Rear seats are not commonly available in any Aston Martin, so to have them at all is a real bonus. The DBX707 offers good legroom and headroom, and some amenities in the form of a climate control console, vents in the pillars as well as the centre stack, and yet more of that super luxurious leather and exotic carbon fibre.

The boot is pretty much the biggest ever offered by Aston, measuring in at 632L. So that’s automatically a major positive if you’re trying to convince your other half. We’re not a fan of the rigid security blind panel thingy in here though, as it gets in the way. But we guess it is a lot more elegant than a flimsy roll-out blind as featured in lesser vehicles. Under the floor is a space-saver spare wheel.

2023 Aston Martin DBX707 – THE DRIVE

In terms of performance capabilities, this new model does not disappoint. The Mercedes-AMG-sourced 4.0-litre twin-turbo V8 uses larger turbochargers than the regular DBX, now with ball bearings to reduce friction and improve response, as well as retuned engine management and exhaust.

The result is a colossal 520kW and 900Nm, making it the second most powerful petrol SUV on the market. We checked and we can only see one other SUV (currently on sale) that can top this for outright power; the Ferrari Purosangue (533kW). Not even the insanely-quick Porsche Cayenne Turbo GT (470kW) or the new Lamborghini Urus S (490kW) or W12 Bentley Bentayga (467kW) come close.

Performance is staggering. Almost at supercar levels. Aston Martin claims 0-100km/h in 3.3 seconds, and in the real world we clocked it in 3.53 seconds using a private road and a Vbox. To be honest, we were a bit disappointed by the performance of the regular DBX, which managed just 4.85 seconds under the same testing system. But this is another level.

The torque, in particular, is tremendous. You can feel it pushing you from behind with super strength, like a hydraulic ram that never gives up. Max torque is available from 2750rpm and held until 4500rpm. We heard this thing chirping the tyres when simply pulling away from right-angle intersections, without even meaning to. There’s just huge reserves waiting to spill out.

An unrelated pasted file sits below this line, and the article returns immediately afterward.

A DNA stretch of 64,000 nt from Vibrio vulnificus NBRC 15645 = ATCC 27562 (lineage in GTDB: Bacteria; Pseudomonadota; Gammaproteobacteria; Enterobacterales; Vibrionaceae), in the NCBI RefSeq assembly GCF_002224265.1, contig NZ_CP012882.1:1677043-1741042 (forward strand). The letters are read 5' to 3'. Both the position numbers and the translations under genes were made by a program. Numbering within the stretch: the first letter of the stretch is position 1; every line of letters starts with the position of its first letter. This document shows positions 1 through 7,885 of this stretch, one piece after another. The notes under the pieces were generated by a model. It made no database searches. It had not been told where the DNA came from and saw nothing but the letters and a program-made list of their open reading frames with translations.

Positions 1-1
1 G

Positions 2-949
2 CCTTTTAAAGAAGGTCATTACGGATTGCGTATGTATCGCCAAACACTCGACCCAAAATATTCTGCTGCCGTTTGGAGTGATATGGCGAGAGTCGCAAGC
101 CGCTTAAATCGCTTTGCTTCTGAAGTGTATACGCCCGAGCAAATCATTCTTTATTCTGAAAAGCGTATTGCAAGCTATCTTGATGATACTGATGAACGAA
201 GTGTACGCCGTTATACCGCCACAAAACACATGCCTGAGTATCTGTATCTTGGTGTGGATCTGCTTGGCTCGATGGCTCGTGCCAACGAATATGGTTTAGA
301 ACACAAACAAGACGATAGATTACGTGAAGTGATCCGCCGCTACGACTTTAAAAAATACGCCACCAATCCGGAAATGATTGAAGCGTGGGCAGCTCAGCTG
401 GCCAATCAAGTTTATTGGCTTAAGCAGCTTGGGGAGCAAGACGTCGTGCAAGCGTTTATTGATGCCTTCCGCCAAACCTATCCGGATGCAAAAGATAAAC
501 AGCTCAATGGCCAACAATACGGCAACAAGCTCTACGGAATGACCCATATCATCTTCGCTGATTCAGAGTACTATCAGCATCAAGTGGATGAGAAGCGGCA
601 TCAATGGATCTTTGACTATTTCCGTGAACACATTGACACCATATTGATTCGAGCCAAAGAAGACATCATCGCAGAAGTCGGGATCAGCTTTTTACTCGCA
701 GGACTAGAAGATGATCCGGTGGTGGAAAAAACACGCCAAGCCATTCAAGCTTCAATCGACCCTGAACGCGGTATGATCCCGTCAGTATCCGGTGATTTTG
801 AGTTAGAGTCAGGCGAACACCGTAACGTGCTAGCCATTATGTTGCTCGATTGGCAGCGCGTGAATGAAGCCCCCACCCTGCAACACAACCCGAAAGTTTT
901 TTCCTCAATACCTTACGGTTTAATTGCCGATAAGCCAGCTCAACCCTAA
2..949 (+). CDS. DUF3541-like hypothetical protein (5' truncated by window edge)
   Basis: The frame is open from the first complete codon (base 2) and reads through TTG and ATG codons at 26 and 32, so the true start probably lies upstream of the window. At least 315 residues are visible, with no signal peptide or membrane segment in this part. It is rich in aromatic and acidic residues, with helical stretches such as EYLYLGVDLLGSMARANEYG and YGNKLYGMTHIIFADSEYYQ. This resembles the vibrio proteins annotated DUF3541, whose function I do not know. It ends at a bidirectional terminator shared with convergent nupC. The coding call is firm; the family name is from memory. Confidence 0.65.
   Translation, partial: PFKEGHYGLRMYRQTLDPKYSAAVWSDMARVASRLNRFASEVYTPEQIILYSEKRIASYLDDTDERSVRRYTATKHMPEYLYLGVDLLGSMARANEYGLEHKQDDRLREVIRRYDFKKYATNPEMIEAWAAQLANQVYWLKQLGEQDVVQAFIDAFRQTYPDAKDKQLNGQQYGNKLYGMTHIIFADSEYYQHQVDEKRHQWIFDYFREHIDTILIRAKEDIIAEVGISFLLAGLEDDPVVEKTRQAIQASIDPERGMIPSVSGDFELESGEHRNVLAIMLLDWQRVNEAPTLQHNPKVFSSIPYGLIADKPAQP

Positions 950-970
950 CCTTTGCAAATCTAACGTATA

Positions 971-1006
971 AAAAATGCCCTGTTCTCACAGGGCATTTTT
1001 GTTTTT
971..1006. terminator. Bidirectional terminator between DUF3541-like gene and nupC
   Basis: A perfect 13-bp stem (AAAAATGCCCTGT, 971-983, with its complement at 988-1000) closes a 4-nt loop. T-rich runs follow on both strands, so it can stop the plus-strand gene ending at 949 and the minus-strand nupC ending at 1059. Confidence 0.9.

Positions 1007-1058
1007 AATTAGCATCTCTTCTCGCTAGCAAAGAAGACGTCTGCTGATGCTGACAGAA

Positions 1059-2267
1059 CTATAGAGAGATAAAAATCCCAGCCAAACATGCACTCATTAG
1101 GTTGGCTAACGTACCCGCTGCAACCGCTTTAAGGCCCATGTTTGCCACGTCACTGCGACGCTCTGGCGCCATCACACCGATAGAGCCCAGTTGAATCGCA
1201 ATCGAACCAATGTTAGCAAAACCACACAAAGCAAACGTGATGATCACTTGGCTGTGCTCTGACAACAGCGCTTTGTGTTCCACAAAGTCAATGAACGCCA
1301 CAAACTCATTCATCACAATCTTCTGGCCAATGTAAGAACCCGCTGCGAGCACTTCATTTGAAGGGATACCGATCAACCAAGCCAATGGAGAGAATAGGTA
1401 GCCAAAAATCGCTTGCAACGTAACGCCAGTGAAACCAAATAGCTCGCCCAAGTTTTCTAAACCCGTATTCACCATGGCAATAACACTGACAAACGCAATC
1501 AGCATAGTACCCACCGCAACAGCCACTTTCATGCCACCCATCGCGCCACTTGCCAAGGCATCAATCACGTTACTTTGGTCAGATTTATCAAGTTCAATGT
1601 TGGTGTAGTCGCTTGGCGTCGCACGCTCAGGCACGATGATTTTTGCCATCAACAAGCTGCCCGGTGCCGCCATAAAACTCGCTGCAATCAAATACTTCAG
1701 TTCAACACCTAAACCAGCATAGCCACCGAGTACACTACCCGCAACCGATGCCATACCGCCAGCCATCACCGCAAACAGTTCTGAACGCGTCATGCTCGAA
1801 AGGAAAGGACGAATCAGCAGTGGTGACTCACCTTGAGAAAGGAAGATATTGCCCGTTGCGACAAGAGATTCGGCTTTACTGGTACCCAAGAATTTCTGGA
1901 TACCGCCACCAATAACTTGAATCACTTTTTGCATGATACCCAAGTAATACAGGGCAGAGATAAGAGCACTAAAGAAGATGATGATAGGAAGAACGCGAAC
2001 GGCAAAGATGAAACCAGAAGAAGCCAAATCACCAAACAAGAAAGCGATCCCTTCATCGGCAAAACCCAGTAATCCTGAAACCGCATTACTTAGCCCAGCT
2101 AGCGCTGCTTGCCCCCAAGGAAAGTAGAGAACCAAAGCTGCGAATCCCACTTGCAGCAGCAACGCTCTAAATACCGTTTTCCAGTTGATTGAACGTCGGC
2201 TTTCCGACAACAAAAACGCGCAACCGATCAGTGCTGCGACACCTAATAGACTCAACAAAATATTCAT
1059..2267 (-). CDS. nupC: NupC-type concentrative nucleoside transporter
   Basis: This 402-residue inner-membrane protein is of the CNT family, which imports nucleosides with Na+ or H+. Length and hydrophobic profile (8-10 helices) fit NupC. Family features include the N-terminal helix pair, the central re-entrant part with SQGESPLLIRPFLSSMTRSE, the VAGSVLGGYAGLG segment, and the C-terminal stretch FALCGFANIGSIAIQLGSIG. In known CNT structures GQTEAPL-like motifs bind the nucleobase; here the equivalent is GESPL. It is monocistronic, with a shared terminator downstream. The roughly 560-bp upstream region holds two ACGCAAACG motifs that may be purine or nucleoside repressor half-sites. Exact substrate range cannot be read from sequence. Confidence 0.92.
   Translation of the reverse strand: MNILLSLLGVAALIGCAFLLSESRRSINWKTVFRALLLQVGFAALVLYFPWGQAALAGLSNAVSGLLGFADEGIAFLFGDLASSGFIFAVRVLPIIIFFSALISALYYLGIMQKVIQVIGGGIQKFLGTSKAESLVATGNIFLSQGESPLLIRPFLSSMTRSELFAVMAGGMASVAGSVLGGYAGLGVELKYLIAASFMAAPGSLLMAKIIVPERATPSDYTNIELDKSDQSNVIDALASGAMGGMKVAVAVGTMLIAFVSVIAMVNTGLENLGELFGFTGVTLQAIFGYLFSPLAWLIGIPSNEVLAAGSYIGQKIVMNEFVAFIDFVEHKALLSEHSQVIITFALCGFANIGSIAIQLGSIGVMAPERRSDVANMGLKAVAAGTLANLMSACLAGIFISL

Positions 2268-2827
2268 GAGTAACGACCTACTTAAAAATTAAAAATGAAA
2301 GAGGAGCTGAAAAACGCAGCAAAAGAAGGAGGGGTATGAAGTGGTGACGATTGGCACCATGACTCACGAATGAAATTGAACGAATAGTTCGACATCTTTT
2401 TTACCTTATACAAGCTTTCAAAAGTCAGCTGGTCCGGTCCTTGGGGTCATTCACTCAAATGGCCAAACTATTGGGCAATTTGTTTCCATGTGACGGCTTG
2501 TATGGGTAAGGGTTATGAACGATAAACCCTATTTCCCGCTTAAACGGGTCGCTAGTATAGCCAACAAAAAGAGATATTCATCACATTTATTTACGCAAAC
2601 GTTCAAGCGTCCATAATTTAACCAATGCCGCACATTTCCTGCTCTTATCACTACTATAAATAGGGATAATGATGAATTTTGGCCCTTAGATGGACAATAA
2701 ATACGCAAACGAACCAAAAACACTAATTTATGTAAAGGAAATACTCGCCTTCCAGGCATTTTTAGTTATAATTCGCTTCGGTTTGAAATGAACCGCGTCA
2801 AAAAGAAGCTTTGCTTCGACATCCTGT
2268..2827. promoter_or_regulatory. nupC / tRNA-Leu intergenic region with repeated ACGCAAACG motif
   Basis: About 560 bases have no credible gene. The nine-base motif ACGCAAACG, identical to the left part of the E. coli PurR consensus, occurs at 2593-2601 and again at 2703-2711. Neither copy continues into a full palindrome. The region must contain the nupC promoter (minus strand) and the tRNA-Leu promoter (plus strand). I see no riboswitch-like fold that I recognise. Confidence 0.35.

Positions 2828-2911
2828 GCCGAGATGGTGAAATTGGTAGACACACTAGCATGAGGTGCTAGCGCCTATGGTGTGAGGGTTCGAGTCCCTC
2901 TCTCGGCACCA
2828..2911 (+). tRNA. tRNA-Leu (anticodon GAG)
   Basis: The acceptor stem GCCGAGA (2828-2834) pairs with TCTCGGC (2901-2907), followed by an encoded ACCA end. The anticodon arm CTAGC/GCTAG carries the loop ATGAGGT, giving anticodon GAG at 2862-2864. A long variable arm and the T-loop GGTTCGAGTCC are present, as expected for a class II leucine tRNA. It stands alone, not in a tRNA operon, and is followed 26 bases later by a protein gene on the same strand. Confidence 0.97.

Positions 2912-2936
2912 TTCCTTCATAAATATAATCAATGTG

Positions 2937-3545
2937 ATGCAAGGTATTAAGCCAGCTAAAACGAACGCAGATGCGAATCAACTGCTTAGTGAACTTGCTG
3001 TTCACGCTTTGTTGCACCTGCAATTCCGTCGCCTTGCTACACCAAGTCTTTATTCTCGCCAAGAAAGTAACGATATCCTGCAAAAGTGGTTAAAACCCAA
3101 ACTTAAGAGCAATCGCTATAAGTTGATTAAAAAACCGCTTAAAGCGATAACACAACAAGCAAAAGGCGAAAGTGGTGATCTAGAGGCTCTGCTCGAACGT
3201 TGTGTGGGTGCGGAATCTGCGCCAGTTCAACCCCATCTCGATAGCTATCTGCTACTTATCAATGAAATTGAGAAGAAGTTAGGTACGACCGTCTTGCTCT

Amplifying the excitement is the engine sound. It sounds like god gargling fire, with lots of deep bellowing grumbles low down in the revs, a cranky and snorting mid-range, and then a full-on man-sized growl when you’re right up it. It is fantastic, and addictive. Popping through the gears on a mountain road gives you sensations you never thought your body could experience.

Grip levels are obviously astounding for such a heavy beast, weighing in at 2245kg, with 285/35s on the front and whopping 325/30s on the back no doubt helping. But unlike the regular DBX, this feels a lot more settled and controlled when pushed hard around bends. The regular model lost some steering connectivity and weight when pushed, making it feel a bit uneasy and perhaps lacking in confidence. Whereas this feels a lot more natural and skilled, like it’s done it all before so there are no surprises.

The 707 also comes with carbon ceramic brakes with six-piston front calipers and single pistons on the rear. They bite hard and hold significant g-force until you’re happy. We clocked the 100-0km/h brake test in 34.54m, which is outstanding for a vehicle of this girth.

It’s a pleasure to drive slowly and cruise because you always have that snarling V8 lurking within. The ride is comfortable yet taut, and drivers can select between four on-road modes for the overall drive parameters and one off-road mode. The 707 comes standard with an active centre transfer case and an electronic limited-slip differential at the rear, as well as serious suspension bracing and reinforcements for added rigidity.

2023 Aston Martin DBX707 – THE VIDEO

2023 Aston Martin DBX707 – THE VERDICT

To put it simply, this vehicle embodies what we all expect from Aston Martin; a combination of high performance engineering wrapped up in timeless design that will never go out of fashion.

In 707 form this is now a much more significant and heavy-hitting top-rung player in this growing field of super-SUVs. It is the superior ancestor to the original DBX, and a more complete and wholesome performance machine that should be enjoyable to a wider reach of driver skill levels, albeit skewed slightly more to the upper end.

[column width=”47%” padding=”6%”]PROS:
– 900Nm that never sleeps
– A V8 soundtrack that could melt a moon
– DBX707 a more complete and more resolved package overall than regular DBX
– The suppleness of the leather is on another level
– Epic brakes
[/column] [column width=”47%” padding=”0″]CONS:
– Very heavy; it needs 707hp to achieve its credentials
– Messy/unappealing interior design in some areas[/column][end_columns]

As always, if you’re thinking about buying a new car don’t forget to click here to speak with our car buying specialists.